Feeds

Dominant web ad giant (Google) possibly 'weeks' away from Euro slapdown

Watchdog Almunia refuses to rule out fines in antitrust probe

Choosing a cloud hosting partner with confidence

Google will learn within weeks if its alleged abuse of dominance in the European search market will earn it a formal complaint from the EU's competition regulator.

Sanctions and fines of up to 10 per cent of Google's annual worldwide turnover could yet be imposed on the company, antitrust commissioner and EC veep Joaquin Almunia said today.

His comments made it clear that Google's recent revised offer to tweak its search engine - submitted to the European Commission - was the final such package of concessions. The web ad goliath is accused of unfairly promoting its online services in its search results to the detriment of rivals.

If Almunia fails to be satisfied by the ad giant's latest proposed measures, which have been kept secret, then he will proceed by issuing a formal Statement of Objections (SO) to Google, a first step in forcing through a settlement or levying a fine. But if he is happy with the search results changes, Google could be legally bound to implement them.

"Google's algorithm played a major role in the company's success. Many startups – such as websites specialised in searches on particular topics – have benefited from Google’s role as one of the main entry points to the internet to roll out and rapidly bring new services to a wide audience," the competition commissioner, who leaves his role in 2014, said at a conference in Florence, Italy, on Friday.

"At the same time, it is my responsibility to ensure that Google does not abuse this gatekeeper role in the EU to push its own services against those of competitors who may be just as innovative," added Almunia.

He continued:

As you know, we want to find effective solutions to our concerns, so as to preserve competition in the coming years between these services. Whether we will ultimately achieve this through a commitment process is still open at this point in time.

But time is of the essence, and in the coming weeks I will take a decision about the use of Article 9, transforming Google's proposals into legally binding commitments, or go through the Article 7 route towards a SO and a possible negative decision.

This is the clearest indication to date from Almunia that he is ready to move to the next stage of an investigation that has been under way for nearly three years now.

It also suggests a negative outcome for Google's rivals, who have been lobbying hard for the commission to let them formally tear into Google's latest offer.

Almunia is now in a hurry to move the investigation along.

Earlier this month, Google submitted a revised plan to the Commission, after it was rejected by both the company's rivals and Almunia - who said that the advertising giant needed to present better or improved proposals.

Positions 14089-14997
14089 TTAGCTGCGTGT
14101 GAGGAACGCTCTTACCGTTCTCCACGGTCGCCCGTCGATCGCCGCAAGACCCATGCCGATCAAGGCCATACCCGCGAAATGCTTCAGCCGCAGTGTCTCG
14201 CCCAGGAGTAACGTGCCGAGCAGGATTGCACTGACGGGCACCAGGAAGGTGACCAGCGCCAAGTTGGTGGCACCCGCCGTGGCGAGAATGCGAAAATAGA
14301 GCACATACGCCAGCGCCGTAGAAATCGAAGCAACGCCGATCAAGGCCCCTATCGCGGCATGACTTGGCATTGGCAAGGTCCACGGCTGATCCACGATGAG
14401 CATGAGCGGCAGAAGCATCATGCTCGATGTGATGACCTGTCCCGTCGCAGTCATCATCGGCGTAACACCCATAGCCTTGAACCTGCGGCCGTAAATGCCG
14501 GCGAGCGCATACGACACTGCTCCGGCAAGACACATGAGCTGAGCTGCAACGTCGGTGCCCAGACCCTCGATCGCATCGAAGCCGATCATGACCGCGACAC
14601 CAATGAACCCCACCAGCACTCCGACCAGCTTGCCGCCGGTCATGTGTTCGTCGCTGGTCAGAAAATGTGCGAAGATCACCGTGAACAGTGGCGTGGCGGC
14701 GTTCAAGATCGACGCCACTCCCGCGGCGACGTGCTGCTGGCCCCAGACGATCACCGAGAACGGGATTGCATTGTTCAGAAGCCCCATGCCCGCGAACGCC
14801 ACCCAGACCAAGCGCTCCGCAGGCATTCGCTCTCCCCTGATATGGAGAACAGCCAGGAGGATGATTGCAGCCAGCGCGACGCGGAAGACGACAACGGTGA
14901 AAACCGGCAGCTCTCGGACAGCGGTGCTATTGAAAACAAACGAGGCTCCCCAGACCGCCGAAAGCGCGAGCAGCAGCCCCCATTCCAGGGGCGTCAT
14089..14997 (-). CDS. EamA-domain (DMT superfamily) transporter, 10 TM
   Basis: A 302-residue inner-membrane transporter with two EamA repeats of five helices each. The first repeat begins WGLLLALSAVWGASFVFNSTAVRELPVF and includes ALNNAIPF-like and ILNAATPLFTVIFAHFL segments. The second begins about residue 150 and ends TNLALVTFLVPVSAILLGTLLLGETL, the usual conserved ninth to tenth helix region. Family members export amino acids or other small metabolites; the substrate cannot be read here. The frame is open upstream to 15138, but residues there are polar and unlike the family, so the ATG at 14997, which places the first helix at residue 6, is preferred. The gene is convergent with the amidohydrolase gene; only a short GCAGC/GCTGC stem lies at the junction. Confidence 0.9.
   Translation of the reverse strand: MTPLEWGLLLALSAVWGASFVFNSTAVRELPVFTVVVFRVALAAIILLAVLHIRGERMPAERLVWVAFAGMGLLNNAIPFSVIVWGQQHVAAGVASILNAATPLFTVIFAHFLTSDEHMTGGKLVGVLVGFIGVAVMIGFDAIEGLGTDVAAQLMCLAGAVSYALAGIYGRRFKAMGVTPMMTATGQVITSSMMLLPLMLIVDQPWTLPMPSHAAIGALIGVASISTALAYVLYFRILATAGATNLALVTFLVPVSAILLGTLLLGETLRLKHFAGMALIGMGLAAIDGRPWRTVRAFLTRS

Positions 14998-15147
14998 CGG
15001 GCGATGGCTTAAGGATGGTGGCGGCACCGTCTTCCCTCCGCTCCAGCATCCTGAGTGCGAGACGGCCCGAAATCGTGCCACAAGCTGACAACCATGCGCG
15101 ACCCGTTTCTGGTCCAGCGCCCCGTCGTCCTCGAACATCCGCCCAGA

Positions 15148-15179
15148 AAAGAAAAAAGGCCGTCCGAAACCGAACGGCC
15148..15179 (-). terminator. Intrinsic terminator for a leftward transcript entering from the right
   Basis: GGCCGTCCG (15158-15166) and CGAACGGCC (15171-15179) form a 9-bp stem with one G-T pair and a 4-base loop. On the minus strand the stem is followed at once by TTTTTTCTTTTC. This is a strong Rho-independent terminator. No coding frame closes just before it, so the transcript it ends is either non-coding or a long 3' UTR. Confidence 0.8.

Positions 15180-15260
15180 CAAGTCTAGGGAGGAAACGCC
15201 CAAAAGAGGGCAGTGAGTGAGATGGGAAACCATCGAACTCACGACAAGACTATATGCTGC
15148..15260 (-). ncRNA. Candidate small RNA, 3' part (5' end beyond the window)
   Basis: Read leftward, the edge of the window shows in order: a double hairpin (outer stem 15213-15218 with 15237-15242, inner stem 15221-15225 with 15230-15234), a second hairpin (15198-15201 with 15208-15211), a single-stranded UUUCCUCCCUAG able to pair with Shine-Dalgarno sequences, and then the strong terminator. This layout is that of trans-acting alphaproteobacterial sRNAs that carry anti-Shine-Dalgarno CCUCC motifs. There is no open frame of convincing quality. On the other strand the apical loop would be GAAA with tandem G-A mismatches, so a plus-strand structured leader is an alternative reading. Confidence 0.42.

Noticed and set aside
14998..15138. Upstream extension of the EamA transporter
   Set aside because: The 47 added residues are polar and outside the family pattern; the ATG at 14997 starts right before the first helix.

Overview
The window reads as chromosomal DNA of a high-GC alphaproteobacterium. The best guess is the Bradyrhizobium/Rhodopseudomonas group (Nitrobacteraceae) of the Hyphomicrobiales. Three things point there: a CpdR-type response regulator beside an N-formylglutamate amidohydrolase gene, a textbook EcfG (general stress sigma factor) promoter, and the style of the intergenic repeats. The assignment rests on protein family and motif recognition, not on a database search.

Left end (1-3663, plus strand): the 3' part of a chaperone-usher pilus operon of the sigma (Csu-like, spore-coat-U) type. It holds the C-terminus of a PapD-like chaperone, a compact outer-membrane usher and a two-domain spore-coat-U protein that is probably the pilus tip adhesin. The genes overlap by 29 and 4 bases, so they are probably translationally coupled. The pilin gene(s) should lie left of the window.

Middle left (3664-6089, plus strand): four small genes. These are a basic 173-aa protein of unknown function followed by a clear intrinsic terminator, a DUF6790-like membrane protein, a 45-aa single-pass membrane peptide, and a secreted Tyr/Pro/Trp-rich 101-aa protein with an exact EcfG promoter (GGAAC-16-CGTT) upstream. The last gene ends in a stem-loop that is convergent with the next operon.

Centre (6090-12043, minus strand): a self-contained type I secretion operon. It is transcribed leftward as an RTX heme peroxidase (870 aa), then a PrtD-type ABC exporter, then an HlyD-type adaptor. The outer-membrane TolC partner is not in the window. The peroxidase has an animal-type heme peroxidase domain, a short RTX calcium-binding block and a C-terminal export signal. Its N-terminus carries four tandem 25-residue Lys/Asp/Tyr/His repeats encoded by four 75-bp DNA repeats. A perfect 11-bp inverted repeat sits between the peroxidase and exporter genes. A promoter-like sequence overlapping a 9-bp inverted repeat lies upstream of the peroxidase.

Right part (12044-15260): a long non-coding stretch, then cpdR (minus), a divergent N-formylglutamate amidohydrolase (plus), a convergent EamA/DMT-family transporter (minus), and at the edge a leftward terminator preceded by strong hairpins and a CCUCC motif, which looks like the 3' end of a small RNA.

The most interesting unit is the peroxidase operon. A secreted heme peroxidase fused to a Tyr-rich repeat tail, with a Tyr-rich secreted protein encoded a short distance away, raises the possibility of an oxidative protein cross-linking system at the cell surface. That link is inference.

Google has consistently maintained that it has addressed Almunia's concerns. Its chairman Eric Schmidt once told The Register that Google had "done nothing wrong" and was “happy to be educated on the contrary”. [sic] ®

Beginner's guide to SSL certificates

More from The Register

next story
Facebook pays INFINITELY MORE UK corp tax than in 2012
Thanks for the £3k, Zuck. Doh! you're IN CREDIT. Guess not
DOUBLE BONK: Testy fanbois catch Apple Pay picking pockets
Users wail as tapcash transactions are duplicated
Happiness economics is bollocks. Oh, UK.gov just adopted it? Er ...
Opportunity doesn't knock; it costs us instead
Google Glassholes are UNDATEABLE – HP exec
You need an emotional connection, says touchy-feely MD... We can do that
YARR! Pirates walk the plank: DMCA magnets sink in Google results
Spaffing copyrighted stuff over the web? No search ranking for you
In the next four weeks, 100 people will decide the future of the web
While America tucks into Thanksgiving turkey, the world will be taking over the net
prev story

Whitepapers

Choosing cloud Backup services
Demystify how you can address your data protection needs in your small- to medium-sized business and select the best online backup service to meet your needs.
Forging a new future with identity relationship management
Learn about ForgeRock's next generation IRM platform and how it is designed to empower CEOS's and enterprises to engage with consumers.
Security for virtualized datacentres
Legacy security solutions are inefficient due to the architectural differences between physical and virtual environments.
Reg Reader Research: SaaS based Email and Office Productivity Tools
Read this Reg reader report which provides advice and guidance for SMBs towards the use of SaaS based email and Office productivity tools.
Storage capacity and performance optimization at Mizuno USA
Mizuno USA turn to Tegile storage technology to solve both their SAN and backup issues.